The Layer That Didn’t Swim Away: Broadband Acoustic Characterization of Oceanic Stratification Structure

Elizabeth Weidner
Doctoral Dissertation Defense


Thursday, Sep. 15, 2022, 11:30am
Chase 130

Ocean stratification structure plays a critical role in many oceanographic processes. The magnitude of mixing between stable water masses is regulated, in part, by the intensity of stratification. As such, stratification structure modulates the vertical transport of heat and many important dissolved constituents in the water column, influencing such processes as ocean ventilation, and ocean heat and carbon uptake. As human induced climate change alters oceanic stratification structure a thorough understanding of its the distribution and variability is critical in the study of the world’s oceans. However, traditional methods are limited in terms of spatial context and rapid, synoptic observational methods, such as those provided by active acoustic systems, are needed to fill in the gaps.

Broadband acoustic water column data have already been used to observe ocean structure and commercial systems are becoming increasingly available. However, broadband acoustic methods for characterizing oceanic stratification structure are not well developed, limiting of applicability of broadband data to the study, quantification, and monitor ocean stratification structure as the world warms. This thesis aims to develop quantitative acoustic methods for characterization of ocean stratification structure using active broadband acoustic systems.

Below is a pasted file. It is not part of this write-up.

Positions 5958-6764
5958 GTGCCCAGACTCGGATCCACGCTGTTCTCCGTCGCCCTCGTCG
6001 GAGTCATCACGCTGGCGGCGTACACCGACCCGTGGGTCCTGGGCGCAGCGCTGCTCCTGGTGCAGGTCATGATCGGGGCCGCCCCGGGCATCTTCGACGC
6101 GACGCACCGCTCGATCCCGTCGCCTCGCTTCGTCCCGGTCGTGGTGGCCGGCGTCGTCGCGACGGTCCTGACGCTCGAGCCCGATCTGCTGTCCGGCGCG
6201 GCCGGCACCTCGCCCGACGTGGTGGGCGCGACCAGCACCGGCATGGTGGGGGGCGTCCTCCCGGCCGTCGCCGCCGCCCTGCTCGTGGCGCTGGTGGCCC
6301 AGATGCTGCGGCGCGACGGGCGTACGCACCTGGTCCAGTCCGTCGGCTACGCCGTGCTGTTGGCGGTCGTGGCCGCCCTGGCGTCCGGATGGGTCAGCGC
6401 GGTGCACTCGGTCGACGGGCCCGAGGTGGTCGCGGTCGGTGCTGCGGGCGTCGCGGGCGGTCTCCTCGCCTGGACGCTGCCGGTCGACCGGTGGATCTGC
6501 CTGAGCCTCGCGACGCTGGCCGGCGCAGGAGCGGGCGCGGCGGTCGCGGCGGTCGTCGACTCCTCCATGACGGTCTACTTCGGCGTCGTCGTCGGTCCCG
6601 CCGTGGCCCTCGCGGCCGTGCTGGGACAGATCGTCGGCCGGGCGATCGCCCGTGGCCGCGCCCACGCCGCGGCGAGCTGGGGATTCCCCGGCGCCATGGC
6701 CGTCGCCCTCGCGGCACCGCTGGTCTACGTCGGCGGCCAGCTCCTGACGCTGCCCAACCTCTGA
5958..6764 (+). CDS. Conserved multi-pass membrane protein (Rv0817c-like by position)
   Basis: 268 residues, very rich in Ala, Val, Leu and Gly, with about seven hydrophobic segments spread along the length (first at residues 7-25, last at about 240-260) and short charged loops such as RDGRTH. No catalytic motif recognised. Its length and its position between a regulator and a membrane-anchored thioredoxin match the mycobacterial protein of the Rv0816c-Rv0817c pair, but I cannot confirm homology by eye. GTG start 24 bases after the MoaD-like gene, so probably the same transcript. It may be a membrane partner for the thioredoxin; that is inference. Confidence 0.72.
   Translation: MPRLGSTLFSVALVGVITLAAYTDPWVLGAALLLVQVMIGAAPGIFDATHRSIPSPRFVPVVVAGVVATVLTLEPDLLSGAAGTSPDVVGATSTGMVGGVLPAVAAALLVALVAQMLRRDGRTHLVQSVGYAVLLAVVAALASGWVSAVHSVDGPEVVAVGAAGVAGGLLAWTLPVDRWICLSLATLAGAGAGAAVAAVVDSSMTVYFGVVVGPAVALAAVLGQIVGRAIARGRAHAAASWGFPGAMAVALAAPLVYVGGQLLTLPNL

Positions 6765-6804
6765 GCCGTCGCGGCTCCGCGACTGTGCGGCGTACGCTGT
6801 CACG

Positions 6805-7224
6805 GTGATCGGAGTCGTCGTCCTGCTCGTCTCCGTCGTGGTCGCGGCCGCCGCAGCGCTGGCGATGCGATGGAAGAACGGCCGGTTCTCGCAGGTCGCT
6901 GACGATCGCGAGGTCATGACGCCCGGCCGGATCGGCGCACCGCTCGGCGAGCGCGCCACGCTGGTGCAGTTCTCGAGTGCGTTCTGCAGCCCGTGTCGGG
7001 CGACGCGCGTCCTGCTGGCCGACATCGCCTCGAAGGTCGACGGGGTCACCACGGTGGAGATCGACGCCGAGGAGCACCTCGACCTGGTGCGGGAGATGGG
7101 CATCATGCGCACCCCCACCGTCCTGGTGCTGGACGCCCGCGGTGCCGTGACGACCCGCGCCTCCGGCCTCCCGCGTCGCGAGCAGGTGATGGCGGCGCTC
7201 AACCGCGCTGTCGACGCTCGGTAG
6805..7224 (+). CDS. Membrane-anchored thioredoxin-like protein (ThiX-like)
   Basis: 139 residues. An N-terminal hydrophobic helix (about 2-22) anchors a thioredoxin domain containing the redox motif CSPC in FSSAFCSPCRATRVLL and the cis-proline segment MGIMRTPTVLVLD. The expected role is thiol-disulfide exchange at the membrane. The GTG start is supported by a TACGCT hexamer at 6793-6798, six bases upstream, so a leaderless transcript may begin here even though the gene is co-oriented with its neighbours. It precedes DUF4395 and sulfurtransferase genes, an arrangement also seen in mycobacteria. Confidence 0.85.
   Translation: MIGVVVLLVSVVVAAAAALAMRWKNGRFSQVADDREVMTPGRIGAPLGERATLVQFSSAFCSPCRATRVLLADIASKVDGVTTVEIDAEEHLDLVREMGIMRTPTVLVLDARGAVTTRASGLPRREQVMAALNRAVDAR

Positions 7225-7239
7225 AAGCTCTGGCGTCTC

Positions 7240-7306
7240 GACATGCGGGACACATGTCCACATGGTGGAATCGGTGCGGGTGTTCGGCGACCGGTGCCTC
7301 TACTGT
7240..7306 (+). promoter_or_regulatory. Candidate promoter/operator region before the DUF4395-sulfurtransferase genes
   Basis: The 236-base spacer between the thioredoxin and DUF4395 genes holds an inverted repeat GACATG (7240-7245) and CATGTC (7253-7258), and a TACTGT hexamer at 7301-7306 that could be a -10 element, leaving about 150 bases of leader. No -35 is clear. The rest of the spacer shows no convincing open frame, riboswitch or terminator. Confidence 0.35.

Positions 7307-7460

This work leveraged the high range resolution and signal to noise ratios, as well as the frequency-modulated scattering response of broadband acoustic systems. Broadband acoustic methods were developed and established through 1) the analysis of field data from different ocean basins and 2) the development and application of acoustic scattering models. This work will provide the means to better understand the physical mechanisms responsible for acoustic backscattering from stratification structure, working towards rapid, remote, high-resolution measurements of ocean stratification structure through acoustic inversion, in order to monitor and quantify changes in ocean structure.

Advisors: Larry Mayer, Martin Jakobsson

Committee: Larry Mayer, Martin Jakobsson, Tom Weber, Christian Stranne, Tracy Mandel, Andone Lavery


Elizabeth Weidner graduated from the University of Washington in 2012 with a B.S. in Oceanography. Before coming to CCOM/JHC, she worked as a geophysicist for C&C Technologies. In May of 2018, she received her Master's in Earth Science: Ocean Mapping from the University of New Hampshire with thesis titled: "A wideband acoustic method for direct assessment of bubble-mediated methane flux." She is currently pursuing a Ph.D. in Oceanography in a joint program between the University of New Hampshire and Stockholm University. Her research is focused on the broadband acoustic discrimination and characterization of ocean watercolumn structures.